I had a couple of 2 year olds in the house when that movie came out on DVD and it played for about 3 straight months. The teaching points you’ve grabbed from it are really helpful. Love the gear analogy. You might just inspire me to dust off that novel I wrote a few years ago before sticking with NF!
#6 by Orlando Ramos on May 23, 2011 - 3:29 pm
Awesome illustration with Finding Nemo one of my favorite movies. Yes, that’s right, I said it. I love cartoon movies. My all time favorite is The Incredible’s… Oh yeah, action plots. Great way of breaking it down and showing us its different parts. Great Stuff!
#7 by Paul Anthony Shortt on May 23, 2011 - 3:30 pm
Excellent post, Kristen. The Goal-Obstacle-Outcome format applies to every level of the narrative.
And you’re right, sometimes the best stories for studying narrative technique are made for kids!
#8 by Terri Osburn on May 23, 2011 - 4:08 pm
I found this blog through Twitter and will be catching up on past posts ASAP. I’m loving this one and already thinking about scenes, conflict, and action in the new WIP. Also have a friend who saw her first ebook released in January and is already overwhelmed trying to figure out how to use social media to promote herself. I’ll be sending her the link to your book.
Question – Does every scene have to have a sequal? I
#9 by Sonia G Medeiros on May 23, 2011 - 4:20 pm
Does there have to be only one main goal? Or can the goal change over time? My protagonist has 3 different goals over the course of the story. They are all tied together by her “ultimate destiny” (the call to which she refuses just before the story begins and which sets her on the path for the novel itself).
#10 by Author Kristen Lamb on May 23, 2011 - 4:50 pm
One main goal. The rest are sub-goals that MUST lead to solving that ONE BIG goal. This is the single largest problem I see with new writers. One story goal. In Romancing the Stone? Joan Wilder must rescue her sister. Fried Green Tomatoes? Mousy housewife must stand up to her abusive family. If our reader has no sense of the BIG goal, then it is impossible to generate dramatic tension. How can we see something is a setback if we don’t know what the finish line is? Anything else are just bad situations. This is why even some basic plotting ahead of time will help tremendously. Highly recommend Story Engineering by Larry Brooks.
This earlier post of mine might help. Hooking the Reader and Never Letting Go.
#11 by Sonia G Medeiros on May 25, 2011 - 8:02 pm
Hmmm…alright. I’m going to have to go back and think about this some more. Maybe I’m not really looking at her BIG GOAL the right way.
Thank you. 🙂
#12 by Sonia G Medeiros on May 25, 2011 - 10:57 pm
Ok. I think I’ve got it. My MC has made a bargain with an evil being in a posessed mirror. She wants what the evil one has to offer but paying the horrible price will give the thing the power to destroy the world.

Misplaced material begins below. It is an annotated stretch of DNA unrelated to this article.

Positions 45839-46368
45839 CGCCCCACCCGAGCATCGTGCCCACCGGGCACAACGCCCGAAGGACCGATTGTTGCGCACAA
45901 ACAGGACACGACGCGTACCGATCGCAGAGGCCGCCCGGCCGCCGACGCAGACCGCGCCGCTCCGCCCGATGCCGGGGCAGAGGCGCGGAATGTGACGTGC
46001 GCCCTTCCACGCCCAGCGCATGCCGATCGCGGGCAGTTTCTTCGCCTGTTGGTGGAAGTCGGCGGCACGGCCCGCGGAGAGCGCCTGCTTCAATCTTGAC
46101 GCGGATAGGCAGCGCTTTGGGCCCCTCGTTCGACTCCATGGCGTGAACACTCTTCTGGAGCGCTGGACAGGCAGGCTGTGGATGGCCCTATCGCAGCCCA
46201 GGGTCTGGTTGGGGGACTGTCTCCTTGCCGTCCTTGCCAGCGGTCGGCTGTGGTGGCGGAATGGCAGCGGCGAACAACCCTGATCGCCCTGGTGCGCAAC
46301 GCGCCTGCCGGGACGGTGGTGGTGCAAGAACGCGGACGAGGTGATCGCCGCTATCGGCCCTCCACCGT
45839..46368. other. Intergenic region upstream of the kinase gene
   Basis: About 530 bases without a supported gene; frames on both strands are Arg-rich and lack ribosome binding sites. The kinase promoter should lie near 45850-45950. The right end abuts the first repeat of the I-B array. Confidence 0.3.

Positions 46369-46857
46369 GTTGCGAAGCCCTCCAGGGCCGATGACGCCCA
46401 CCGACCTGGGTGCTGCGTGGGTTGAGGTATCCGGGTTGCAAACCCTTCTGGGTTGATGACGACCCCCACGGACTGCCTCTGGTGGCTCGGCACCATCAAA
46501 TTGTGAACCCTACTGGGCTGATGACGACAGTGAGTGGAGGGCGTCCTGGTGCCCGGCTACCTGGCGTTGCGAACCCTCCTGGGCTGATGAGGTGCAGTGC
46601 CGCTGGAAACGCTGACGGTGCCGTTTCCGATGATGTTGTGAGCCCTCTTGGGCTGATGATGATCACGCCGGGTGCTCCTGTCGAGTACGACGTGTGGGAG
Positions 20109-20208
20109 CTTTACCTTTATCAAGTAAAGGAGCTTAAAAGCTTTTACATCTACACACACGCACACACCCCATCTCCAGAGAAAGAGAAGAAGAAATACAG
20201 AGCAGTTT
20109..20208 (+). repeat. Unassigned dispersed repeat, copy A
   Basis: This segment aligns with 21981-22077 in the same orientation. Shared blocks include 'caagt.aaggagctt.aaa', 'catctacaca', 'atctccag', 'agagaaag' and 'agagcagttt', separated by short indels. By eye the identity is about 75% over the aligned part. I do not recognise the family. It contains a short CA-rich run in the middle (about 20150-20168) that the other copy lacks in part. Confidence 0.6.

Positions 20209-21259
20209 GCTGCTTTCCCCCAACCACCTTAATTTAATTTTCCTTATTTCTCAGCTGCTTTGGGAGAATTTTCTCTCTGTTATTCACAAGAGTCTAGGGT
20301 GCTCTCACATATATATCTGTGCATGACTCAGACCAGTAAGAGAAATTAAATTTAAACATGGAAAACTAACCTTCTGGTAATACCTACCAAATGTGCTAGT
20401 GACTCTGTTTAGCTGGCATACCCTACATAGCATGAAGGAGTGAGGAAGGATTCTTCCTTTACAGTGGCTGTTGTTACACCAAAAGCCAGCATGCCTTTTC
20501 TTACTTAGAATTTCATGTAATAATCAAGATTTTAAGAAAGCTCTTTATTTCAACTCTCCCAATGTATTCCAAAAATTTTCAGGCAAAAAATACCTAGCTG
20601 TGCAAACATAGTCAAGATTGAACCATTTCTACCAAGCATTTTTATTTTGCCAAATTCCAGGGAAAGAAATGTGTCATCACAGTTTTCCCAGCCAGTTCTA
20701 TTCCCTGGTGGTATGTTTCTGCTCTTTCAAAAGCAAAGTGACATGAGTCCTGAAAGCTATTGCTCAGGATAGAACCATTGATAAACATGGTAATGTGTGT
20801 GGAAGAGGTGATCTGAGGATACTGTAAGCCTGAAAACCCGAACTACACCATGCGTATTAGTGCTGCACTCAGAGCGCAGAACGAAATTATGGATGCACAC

At first though, the MC doesn’t figure out that she has to overcome the thing in the mirror’s temptations. She is pursuing these things. It’s only later on that she begins to realize the consequences.
How soon in the story does the MC need to know his/her goal?
#13 by Madison Woods on May 23, 2011 - 4:32 pm
Thanks for an excellent dissection of plot and sub-plots, goals and conflict-resolution. I found it very helpful as I’m editing my novel and trying to stay focused on the main plot line.
#14 by Sara (sarasexpletives) on May 23, 2011 - 5:29 pm
Conflict. Conflict. Conflict. This is a really good idea to look at Children’s movies for plot references because they tend to be more direct and obvious. The sub-plots are easier to spot and those are difficult for me in writing. Then we can apply our complicated adult stories (if that’s what you’re writing) to see how they function in the model. Hmmm. Fabulous food for thought. Thanks Kristen!
#15 by writerwellness on May 23, 2011 - 5:30 pm
Excellent way to organize the process! I never thought of calling them sub-goals.
#16 by Mark Kaplowitz on May 23, 2011 - 5:33 pm
During NaNoWriMo last year I found that my plot was all over the place. The main character was just doing things that seemed meaningful when I wrote them, but afterwards stood out as random appendages. He was just going here and there, doing this and that, until I hit my quota of words. It seems like I would have had a better draft if I’d known the ending when I started, and then filled in the scenes that get the main character to that ending.
#17 by Gene Lempp on May 23, 2011 - 7:12 pm
Love Nemo, wish I was still watching it with my “baby” who now wants a lip piercing but hey maybe Darla won’t get her.
Great job breaking the plot line down. Your posts on this have me often going, ooo ooo first plot point, or Midpoint!…much to the love of my wife 🙂
The duality of good writing starts with conflict that must accomplish two things: a “disaster or set-back” and an advancement towards the end (usually not seen until the end when the reader should be able to go “ah ha! Now I see!”)